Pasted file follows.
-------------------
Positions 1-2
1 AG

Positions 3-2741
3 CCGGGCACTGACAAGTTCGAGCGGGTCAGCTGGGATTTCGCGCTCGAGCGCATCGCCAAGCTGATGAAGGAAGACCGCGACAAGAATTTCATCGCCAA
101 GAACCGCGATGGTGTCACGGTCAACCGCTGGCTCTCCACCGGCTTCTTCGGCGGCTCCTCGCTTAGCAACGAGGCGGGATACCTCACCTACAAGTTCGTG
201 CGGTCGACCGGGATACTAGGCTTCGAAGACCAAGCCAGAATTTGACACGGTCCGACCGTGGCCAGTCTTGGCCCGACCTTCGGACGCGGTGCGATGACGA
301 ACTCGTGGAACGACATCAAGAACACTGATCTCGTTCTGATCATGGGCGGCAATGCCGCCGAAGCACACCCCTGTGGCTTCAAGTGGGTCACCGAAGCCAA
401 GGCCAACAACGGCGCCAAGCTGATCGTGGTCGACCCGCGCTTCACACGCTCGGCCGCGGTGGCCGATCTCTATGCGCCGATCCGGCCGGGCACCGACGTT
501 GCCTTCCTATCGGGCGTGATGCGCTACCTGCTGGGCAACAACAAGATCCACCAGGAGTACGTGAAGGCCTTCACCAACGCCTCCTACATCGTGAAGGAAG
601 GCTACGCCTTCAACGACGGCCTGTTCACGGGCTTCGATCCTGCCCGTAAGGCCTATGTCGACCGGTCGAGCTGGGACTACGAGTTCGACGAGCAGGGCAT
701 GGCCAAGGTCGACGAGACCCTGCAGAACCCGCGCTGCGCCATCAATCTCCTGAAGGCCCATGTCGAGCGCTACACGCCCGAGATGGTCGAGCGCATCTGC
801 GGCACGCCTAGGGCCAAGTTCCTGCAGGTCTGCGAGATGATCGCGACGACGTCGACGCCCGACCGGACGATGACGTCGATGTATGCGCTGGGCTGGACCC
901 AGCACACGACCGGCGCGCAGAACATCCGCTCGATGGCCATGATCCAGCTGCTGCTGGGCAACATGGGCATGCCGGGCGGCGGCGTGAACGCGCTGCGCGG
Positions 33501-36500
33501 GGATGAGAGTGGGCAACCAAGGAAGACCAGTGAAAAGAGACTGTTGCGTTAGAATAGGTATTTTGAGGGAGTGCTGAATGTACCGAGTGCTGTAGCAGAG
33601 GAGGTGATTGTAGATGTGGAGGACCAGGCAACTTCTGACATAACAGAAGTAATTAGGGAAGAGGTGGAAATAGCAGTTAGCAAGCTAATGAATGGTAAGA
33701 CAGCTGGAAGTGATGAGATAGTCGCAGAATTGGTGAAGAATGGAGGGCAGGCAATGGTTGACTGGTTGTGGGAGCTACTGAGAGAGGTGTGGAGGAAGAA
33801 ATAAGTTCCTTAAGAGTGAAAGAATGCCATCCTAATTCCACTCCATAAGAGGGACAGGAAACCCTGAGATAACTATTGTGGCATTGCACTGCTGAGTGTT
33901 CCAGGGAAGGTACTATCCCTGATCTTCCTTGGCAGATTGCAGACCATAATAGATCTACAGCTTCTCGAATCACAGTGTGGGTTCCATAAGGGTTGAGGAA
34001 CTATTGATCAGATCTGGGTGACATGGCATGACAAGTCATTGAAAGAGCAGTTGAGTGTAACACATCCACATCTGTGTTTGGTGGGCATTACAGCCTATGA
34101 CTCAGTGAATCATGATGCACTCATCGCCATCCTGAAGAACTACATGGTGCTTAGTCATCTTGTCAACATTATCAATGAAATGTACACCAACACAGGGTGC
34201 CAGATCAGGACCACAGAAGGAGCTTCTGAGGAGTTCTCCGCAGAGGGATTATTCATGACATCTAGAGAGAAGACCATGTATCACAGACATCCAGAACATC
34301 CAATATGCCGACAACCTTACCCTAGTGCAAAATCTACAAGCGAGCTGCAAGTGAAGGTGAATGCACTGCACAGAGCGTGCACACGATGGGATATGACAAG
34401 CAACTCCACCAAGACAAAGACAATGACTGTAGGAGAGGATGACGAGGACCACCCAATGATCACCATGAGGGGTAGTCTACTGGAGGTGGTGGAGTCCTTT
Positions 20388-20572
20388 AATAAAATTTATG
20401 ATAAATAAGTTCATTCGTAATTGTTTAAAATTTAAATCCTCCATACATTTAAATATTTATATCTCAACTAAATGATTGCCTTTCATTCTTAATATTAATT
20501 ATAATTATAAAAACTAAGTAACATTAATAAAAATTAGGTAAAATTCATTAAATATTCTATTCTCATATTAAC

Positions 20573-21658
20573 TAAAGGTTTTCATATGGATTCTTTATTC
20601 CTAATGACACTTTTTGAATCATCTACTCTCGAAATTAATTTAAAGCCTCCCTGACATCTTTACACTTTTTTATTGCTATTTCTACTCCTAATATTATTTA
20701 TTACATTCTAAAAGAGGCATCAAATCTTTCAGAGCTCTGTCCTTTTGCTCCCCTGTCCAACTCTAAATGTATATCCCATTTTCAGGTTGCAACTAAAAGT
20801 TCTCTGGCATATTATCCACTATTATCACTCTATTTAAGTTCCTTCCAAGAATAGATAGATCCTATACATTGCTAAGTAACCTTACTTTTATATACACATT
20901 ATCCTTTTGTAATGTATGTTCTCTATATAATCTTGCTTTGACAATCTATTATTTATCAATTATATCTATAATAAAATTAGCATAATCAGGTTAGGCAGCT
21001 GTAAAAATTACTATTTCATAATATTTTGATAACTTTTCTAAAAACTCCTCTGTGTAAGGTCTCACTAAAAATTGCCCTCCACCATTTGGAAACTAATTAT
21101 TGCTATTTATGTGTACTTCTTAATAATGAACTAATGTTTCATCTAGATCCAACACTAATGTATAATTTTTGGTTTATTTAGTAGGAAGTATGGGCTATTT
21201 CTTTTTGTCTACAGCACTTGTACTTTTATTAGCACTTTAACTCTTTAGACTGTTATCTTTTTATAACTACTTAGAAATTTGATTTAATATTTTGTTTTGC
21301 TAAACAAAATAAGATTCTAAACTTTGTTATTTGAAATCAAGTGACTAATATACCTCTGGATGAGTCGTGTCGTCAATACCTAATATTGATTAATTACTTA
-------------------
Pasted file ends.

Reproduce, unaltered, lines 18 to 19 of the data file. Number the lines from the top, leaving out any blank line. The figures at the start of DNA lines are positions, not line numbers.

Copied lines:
33801 ATAAGTTCCTTAAGAGTGAAAGAATGCCATCCTAATTCCACTCCATAAGAGGGACAGGAAACCCTGAGATAACTATTGTGGCATTGCACTGCTGAGTGTT
33901 CCAGGGAAGGTACTATCCCTGATCTTCCTTGGCAGATTGCAGACCATAATAGATCTACAGCTTCTCGAATCACAGTGTGGGTTCCATAAGGGTTGAGGAA